Wilson thought in terms of 'capital' and 'labor,' not elites and sub elites. He was aware, of course, that neither capital nor labor in America were perfectly united, homogeneous classes. But instead of 'elites,' Wilson's understanding was infused with class. 'The truth is,' he said on another occasion, 'we are all caught in a great economic system which is heartless' (quoted in Diamond (1943, p. 95). Saving capitalism would not be easy.

Corporate leaders like George W. Perkins of the House of Morgan claimed and probably believed they acted for the enduring interest of the many (Lustig, 1982, p. 114). European elites had no monopoly on noblesse oblige. But Perkins also admitted his political activity was motivated by the 'crisis in this country on the question of the relation between capital and labor and business and state' (quoted in Weinstein (1968, pp. 152 153). Harvard historian Albert Bushnell Hart predicted in a letter to the New York Times that without reform there would someday be a socialist President of the USA. The way to avoid that, he said, was to 'take over the reasonable part of the Socialist programme' (Weinstein, 1968, p. 170).

This is what Roosevelt's Progressive party, funded by men like Perkins, did. Its 1912 platform read like a precis of European social democracy: prohibition of child labor; the 8 hour day for women and the young; safety and health standards; social insurance for sickness, old age, and unemployment; a minimum wage for women; corporate regulation; and graduated taxes on inherited wealth. Roosevelt did not go as far toward reform as Senator Robert LaFollette wished, and fell far short of socialism, but there was some truth to Roosevelt's claim that Taft and Wilson represented the country's 'allied reactionaries' compared with his forward looking candidacy (Griffith, 1971, p. 761). On the crucial issue of corporate regulation, Roosevelt accepted the inevitability of monopoly capital, proposing government regulation of abuses of power. To humanize capitalism, Wilson proposed to regulate and promote competition, not meekly accept monopoly; to free the national government from the 'little coterie' of finance capitalists who controlled it; and free up the so called free enterprise system by eliminating special tariff subsidies. He ran for re election in 1916 claiming he had enacted virtually the entire progressive program.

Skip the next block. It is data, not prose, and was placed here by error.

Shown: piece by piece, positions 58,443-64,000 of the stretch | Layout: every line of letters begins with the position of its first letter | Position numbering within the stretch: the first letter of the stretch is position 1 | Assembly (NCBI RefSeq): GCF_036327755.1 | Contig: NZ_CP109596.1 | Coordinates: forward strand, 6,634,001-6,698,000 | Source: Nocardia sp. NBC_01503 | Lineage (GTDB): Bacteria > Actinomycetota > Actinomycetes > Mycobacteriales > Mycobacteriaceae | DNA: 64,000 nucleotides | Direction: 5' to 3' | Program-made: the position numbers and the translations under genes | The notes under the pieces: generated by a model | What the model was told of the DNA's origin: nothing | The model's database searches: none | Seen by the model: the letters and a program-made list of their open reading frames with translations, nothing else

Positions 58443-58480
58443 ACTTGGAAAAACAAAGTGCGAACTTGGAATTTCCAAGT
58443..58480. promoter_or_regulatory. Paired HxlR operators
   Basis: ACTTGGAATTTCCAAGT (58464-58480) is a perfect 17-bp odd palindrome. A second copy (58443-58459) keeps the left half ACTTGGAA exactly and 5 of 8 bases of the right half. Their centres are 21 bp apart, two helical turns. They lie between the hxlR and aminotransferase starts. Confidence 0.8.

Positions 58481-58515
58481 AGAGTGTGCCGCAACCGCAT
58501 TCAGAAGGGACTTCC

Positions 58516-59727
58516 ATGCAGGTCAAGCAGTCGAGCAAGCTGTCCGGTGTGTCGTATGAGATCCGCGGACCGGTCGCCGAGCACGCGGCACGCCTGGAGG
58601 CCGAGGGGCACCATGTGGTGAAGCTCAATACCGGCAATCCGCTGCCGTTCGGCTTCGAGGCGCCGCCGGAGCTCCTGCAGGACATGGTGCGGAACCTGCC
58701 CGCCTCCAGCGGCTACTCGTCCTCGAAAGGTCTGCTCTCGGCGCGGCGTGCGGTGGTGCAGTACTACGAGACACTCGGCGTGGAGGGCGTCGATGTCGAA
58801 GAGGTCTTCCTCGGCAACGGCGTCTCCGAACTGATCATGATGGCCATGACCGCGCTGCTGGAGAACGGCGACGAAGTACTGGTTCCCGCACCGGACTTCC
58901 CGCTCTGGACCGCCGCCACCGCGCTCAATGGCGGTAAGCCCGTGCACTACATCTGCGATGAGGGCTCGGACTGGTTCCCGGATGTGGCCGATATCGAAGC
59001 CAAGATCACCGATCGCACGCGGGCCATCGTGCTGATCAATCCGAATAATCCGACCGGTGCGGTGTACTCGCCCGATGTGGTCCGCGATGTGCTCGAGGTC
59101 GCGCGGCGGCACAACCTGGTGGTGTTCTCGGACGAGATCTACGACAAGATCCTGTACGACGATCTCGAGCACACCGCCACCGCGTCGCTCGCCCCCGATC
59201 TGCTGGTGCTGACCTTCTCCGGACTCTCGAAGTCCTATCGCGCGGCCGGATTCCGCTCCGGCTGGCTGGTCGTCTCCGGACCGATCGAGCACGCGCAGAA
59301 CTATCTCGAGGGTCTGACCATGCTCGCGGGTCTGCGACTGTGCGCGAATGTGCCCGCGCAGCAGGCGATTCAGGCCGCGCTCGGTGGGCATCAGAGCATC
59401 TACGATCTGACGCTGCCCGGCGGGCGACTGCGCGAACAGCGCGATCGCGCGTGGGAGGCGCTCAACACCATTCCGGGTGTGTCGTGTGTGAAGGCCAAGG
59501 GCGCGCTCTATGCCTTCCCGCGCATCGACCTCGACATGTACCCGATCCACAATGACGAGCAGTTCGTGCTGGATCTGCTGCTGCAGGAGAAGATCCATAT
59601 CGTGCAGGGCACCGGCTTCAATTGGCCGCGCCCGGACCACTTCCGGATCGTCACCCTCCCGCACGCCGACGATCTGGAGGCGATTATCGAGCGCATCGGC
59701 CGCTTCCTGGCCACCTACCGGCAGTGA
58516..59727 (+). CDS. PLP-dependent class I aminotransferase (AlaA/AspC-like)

Shortly after his first election, Wilson published an article in the Fortnightly Review in which he rejected the elitism of Alexander Hamilton (and by extension Theodore Roosevelt and Herbert Croly) which, Wilson claimed, held that the only people qualified to rule 'were the men who had the biggest financial stake in the commercial and industrial enterprises of the country' (Baker and Dodd, 1926, p. 7). 'The masters of the government of the United States,' he declared flatly, 'are the combined capitalists and manufacturers of the United States.' The evidence, he claimed, is written on every page of the records of Congress, all through the history of conferences at the White House, and in the policies adopted by government. Ordinary people might be listened to politely, but the men who counted were those with the biggest stakes. He did not use the term, but, implicitly, he offered the American people a new deal (Baker and Dodd, 1926, pp. 7 14).

Wilson, of course, was not anti capitalist. He said he would be ashamed of himself if he excited a class feeling of any kind (Baker and Dodd, 1926, p. 11). But the country's wealth was undeniably concentrated, he wrote, and the government needed to be freed from the 'chains' forged by the 'men who control the finances' (p. 18). There is no need here to get into the specific policies (Clayton Antitrust Act, the Federal Reserve Act, the Underwood Tariff, and Federal Trade Commission) of Wilson's 'New Freedom.' Most capitalists found they could live with the programs which sections of capital in fact actively helped shape. The important point is how Wilson saw the world.